If you've been watching the super compelling BBC Two series Conviction: Murder in Suburbia on BBC iPlayer, you've probably been left with a heap of questions. Who is Glyn Razzell? What happened to Linda Razzell? But also, who is Inside Justice founder Louise Shorter? Well, that last one, I can answer.
Louise Shorter is the CEO and director of Inside Justice and — according to her LinkedIn page — has been since July 2010. Inside Justice itself is a registered charity that investigates alleged miscarriages of justice in England and Wales by reopening cases of convicted felons still protesting their innocence. According to the official Inside Justice UK webpage, the non-profit organisation also has the resources to assess trial evidence, revisit witnesses, identify and commission new forensic work, and dig through previously unused material in order to find a piece of evidence significant enough to bring cold cases back to the Court of Appeal.
In Conviction: Murder in Suburbia, the two-part true crime documentary follows Shorter and her Inside Justice team as it re-investigates the murder of Linda Razzell, who disappeared in 2002, with her estranged husband Glyn Razzell later convicted of the crime.
But, what was Shorter doing before pioneering Inside Justice at grassroots level? And, does she have previous form in helping overturn wrongful convictions?
Actually, yes. Shorter actually began her career at the BBC in 1991, and — according to LinkedIn — worked as a Radio and TV researcher, director, and producer for the public service broadcaster until 2008. In fact, it was during her time at the BBC that Shorter first helped out with investigations that actually led to the overturning of wrongful convictions.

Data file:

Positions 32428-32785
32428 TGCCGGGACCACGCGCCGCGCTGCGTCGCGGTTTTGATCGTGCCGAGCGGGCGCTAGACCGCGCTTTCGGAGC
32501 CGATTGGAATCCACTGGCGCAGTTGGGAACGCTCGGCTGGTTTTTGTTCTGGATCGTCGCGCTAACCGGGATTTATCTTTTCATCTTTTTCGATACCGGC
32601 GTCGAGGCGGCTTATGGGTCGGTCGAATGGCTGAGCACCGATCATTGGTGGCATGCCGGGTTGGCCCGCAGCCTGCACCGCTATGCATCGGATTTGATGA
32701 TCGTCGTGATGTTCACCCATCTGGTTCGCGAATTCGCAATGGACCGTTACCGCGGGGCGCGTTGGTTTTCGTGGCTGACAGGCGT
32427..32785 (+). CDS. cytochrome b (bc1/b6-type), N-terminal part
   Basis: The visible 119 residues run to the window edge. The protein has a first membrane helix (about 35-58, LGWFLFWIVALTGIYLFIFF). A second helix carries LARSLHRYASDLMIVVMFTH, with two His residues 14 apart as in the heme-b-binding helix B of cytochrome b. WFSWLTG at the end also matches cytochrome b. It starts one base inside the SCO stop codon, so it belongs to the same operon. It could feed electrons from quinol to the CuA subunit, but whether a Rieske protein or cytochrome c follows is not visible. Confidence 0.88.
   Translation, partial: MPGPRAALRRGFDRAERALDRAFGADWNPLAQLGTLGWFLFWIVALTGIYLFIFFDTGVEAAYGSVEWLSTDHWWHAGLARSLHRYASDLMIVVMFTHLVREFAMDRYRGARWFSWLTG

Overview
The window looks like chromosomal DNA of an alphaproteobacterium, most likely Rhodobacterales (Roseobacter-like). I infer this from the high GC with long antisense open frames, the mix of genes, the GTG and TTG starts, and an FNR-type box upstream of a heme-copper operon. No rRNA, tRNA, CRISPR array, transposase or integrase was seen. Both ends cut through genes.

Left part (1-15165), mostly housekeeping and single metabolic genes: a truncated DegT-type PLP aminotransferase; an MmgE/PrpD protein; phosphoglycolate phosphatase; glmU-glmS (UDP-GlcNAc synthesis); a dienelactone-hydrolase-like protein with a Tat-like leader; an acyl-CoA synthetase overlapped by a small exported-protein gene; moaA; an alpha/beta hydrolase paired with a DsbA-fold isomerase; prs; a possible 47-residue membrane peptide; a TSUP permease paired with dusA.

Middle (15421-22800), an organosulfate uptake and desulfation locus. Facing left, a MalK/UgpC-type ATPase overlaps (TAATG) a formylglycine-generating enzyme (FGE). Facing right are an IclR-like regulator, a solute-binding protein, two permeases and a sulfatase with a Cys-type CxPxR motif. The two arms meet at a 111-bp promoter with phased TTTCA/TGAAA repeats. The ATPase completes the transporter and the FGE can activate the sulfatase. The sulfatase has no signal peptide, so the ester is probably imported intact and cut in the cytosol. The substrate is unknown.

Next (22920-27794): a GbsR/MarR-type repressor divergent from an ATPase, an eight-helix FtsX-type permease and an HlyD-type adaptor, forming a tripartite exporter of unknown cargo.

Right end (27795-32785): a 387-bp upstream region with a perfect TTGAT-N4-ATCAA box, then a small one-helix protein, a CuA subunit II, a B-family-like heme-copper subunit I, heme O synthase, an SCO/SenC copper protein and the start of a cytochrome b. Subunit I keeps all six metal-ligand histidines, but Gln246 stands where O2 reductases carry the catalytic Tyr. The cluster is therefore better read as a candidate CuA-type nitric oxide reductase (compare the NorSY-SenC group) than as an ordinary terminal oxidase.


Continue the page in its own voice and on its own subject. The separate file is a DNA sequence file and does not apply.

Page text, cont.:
In 2005, Shorter worked on the BBC's now disbanded Rough Justice programme, producing a film about the murder of 19-year-old Rachel Manning in Milton Keynes in 2000, and the subsequent conviction of Barri White and Keith Hyatt in 2002. White was Manning's former boyfriend at the time and was convicted of her murder, while his friend Hyatt was convicted of perverting the course of justice, says the BBC.
According to The Guardian, it was actually the Rough Justice film produced by Shorter — amongst others — that helped unearth new evidence in the Manning case and ultimately resulted in both White and Hyatt's convictions being quashed, after White had already served six years in prison for Manning's murder. As Shorter's former BBC colleague and investigations correspondent, Mark Daly wrote for the BBC back in 2013: "Alongside the brilliant and dedicated Louise Shorter, we investigated the case for more than two years and produced a film in 2005 which would prove that Barri White and Keith Hyatt had been wrongly imprisoned for this murder."
If that wasn't impressive enough, Shorter's organisation Inside Justice reportedly played a part in convicting Manning's real murderer, Shahidul Ahmed, following case re-examination led by Tracy Alexander, an Inside Justice Advisory Panel member, in 2013. So, it seems Shorter really does know her stuff when it comes to overturning wrongful conviction.
But, why does Shorter do it?
"Part of the motivation for me is that I want to help an individual," Shorter explained in Conviction: Murder in Suburbia episode one. "If there’s any person in prison who can’t get help or might be innocent, I think they deserve help and they should get it." Alright, that is actually incredibly admirable. So, what's next?
Well, despite her super aspirational career thus far, it looks like Shorter is still looking to expand on her already pretty impressive CV, as she is currently studying for her Research Masters in Law at Queens Mary University of London and has been doing so since 2016, according to her LinkedIn page.
OK. Yep, I'm inspired. And you should totally be as well.
Conviction: Murder in Suburbia is available on BBC iPlayer